Monday, 15 October 2012

Update from South West Lakes Trust

The South West Lakes Trust (SWLT) website is currently carrying the latest report on how the reservoirs have been fishing. The report is reproduced below but is also accessible direct from their site along with other useful information which can be found here. From our point of view the most important aspect is that fishing at Burrator (along with all other waters that are stocked with rainbows) will remain open to the end of November. There will also be a reduced price for day permits during that month. This being the case it was decided, at our monthly meeting last week, that our November competition will be at Burrator and not at Newhouse as stated in the original programme for the year's events:
South West Lakes Trout Fisheries (September 2012)
The unsettled weather that has typified this summer slightly improved in September, with some extended periods of warm dry days, although as the month progressed, fewer and fewer surface feeding fish were evident. Nights are starting to cool, and water temperatures have fallen by a couple of degrees over the month. Water levels are all still at top level.  
Kennick – Weekly rod averages varied between two and three fish per angler for the month. Most of the fish were caught in the Northern end of the water, with boat and bank anglers reporting Clampitts, the Narrows, Laployd and Smithacott as the most productive areas.
With some Daddylonglegs being blown on to the water, Daddies and Hoppers have had some success. Subsurface nymph patterns fished high in the water column have caught the most fish, particularly Damsel Nymphs, Buzzers, Diawl Bachs (green and red variants fished in a team worked well), and Montanas.

A 5lb rainbow was caught by S. Groucher (from Teignmouth), using a Fritz Damsel fished from the bank on 1 September; Barry Ware (from North Tawton) and L.Pabless (from Exmouth) both caught rainbows of 4lb 2oz while fishing from the bank.

Siblyback - the fishing improved as the month progressed, with fish rising well on the warmer, calmer days, when Hoppers, Black Beetles, and dry Sedge patterns caught well. Generally subsurface flies produced the best results, particularly nymph patterns (Damsels, Montanas, Buzzers, Hares Ears, and Corixa patterns all worked well); Black lures and pulled Fritz patterns also caught fish. Bank fishing proved the most successful, with Stocky Bay and The Marshes producing the best results. The best fish of the month was a 3lb 12oz Blue Trout, caught by J. Dolley (from Redruth), fishing a Corixa pattern from the bank. K.Jane (from Callington) caught a bag of twelve fish weighing 12lb 8oz, fishing from the bank.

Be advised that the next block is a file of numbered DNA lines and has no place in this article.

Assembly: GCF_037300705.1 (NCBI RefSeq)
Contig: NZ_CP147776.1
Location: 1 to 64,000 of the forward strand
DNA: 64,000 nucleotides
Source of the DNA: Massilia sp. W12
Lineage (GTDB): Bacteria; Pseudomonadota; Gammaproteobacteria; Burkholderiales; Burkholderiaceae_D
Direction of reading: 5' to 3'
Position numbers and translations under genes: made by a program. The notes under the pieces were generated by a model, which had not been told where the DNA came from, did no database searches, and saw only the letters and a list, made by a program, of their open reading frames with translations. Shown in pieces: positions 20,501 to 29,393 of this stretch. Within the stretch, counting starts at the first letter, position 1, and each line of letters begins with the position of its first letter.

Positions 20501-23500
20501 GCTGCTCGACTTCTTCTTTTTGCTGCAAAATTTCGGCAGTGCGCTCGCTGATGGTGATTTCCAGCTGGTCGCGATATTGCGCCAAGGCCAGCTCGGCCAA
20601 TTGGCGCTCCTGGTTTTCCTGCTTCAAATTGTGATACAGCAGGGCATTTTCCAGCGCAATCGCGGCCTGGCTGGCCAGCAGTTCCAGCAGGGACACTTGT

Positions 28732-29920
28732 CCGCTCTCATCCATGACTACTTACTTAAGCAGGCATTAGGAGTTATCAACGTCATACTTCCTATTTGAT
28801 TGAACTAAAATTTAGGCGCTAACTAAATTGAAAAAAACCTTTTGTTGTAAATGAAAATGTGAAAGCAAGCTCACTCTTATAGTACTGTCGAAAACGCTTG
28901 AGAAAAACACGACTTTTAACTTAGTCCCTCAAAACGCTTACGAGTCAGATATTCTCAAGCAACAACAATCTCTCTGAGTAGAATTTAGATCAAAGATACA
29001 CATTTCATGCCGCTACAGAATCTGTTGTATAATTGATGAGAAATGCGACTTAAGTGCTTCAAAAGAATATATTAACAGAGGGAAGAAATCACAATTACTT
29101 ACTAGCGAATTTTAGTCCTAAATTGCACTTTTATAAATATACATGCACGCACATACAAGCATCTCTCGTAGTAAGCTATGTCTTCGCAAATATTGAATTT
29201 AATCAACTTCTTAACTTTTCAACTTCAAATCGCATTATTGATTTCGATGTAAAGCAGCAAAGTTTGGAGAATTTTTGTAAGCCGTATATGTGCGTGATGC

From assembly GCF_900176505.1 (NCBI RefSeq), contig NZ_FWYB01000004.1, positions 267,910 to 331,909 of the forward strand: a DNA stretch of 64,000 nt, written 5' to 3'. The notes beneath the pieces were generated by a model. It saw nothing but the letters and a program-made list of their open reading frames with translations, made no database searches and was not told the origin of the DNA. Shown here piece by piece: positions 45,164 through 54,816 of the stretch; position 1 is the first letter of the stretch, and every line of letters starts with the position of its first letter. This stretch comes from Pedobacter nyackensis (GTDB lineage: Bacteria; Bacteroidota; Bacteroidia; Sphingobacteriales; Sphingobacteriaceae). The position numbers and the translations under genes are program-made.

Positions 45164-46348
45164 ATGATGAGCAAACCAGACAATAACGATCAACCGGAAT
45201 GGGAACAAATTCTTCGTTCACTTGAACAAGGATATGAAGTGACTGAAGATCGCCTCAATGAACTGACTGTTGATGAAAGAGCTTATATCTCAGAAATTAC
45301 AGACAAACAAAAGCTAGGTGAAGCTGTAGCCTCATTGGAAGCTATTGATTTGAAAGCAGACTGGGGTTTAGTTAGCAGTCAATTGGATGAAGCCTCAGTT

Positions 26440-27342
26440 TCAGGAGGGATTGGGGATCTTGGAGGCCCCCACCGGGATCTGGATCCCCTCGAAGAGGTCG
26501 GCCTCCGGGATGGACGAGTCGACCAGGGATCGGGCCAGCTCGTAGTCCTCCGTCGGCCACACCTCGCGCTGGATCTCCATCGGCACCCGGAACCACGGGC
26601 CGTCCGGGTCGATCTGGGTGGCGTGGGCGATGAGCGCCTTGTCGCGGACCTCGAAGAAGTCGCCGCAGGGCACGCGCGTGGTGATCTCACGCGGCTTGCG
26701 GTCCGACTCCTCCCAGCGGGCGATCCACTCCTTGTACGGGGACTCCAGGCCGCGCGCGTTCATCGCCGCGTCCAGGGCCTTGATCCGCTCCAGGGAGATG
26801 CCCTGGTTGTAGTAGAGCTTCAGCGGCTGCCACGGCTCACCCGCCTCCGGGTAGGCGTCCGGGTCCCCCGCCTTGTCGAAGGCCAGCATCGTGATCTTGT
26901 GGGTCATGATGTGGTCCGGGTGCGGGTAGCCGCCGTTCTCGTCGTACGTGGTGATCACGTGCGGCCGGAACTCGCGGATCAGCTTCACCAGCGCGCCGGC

Wimbleball – the boats met with more success than the bank anglers in September, with the North end of the Lake providing the best sport (Ruggs for bank anglers, and Ruggs, Bessoms, and the Narrows for boat anglers – a long drift from Bessoms to the Pontoons worked particularly well). With some terrestrials being blown onto the water, Hoppers and Black and Peacocks fished in the surface film tempted a few fish (with surface feeding fish evident at Ruggs, The Upton Arm, and by the Dam); however, subsurface nymph patterns (Montanas, Damsels, and Buzzers) caught the most fish. Pulled lures (both dark patterns, such as Vivas, Cormorants, or Black Makutas, or brighter patterns – Pink Blobs and Orange Lures) on a sinking line also caught fish. The best fish of the month was a 4lb 10oz rainbow caught by Maurice Woodward (from Dulverton); Paul Madge (from Cullompton) caught rainbows of 4lb 2oz and 3lb 1oz while fishing from a boat. Peter Hancock (from Exeter) caught two fine brown trout of 2lb 8oz while fishing the Upton Arm – both were stuffed with daphnia.

Burrator - provided some good sport with a number of fish up to 2lb 8oz. With the water level full, the majority of the bank fishing has been from the Longstone Peninsula, with traditional wet flies and nymph patterns proving to be the most effective (Kate McLaren, Damsel Nymphs, and Montana). With terrestrials being blown onto the water, fish have been coming up to Daddies, Hoppers, and Zulus fished in the surface film.
Stithians - In spite of the mixed weather, dry patterns continued to produce the best sport – terrestrials blown on to the water meant that Daddies and Hoppers fished well. Subsurface feeding fish were also caught on imitative nymph patterns (such as Pheasant Tail Nymphs, Hare’s Ears, and March Browns). Most productive areas included Goonlaze Bank, Yellow Wort, Chapel Bay, and by the Dam. End-of-season prospects are good for fry and stickleback in the margins

Colliford – while Colliford did not produce any big brownies in September, there were a number of grown-on fish up to 2lb 4oz caught in the month. A few fish were caught on Daddies and dries, but the majority fell to nymphs - Diawl Bach, Pheasant Tail, Hare’s Ear, and Damsel Nymphs all caught well.

Fernworthy – The unsettled weather toward the end of the month meant that there were not as many insects on the surface, although large dark bushy flies fished in the chop still brought fish up, with Black Gnats working well on the calmer days, and dry sedge patterns doing the same in the evenings. A selection of more traditional nymphs (dark Pheasant Tails, Hare’s Ears, Diawl Bachs), as well as Dunkelds and Black Crunchers, all caught the deeper feeding fish. Invictas fished just under the surface took fish feeding on emerging sedges. Late afternoons continued to fish well, with a number of fish feeding off the bank below the permit hut and near the dam.
The Trust will be extending the fishing season at its rainbow waters until the end of November, with specially priced two-fish tickets available.

Chris Hall (September 2012)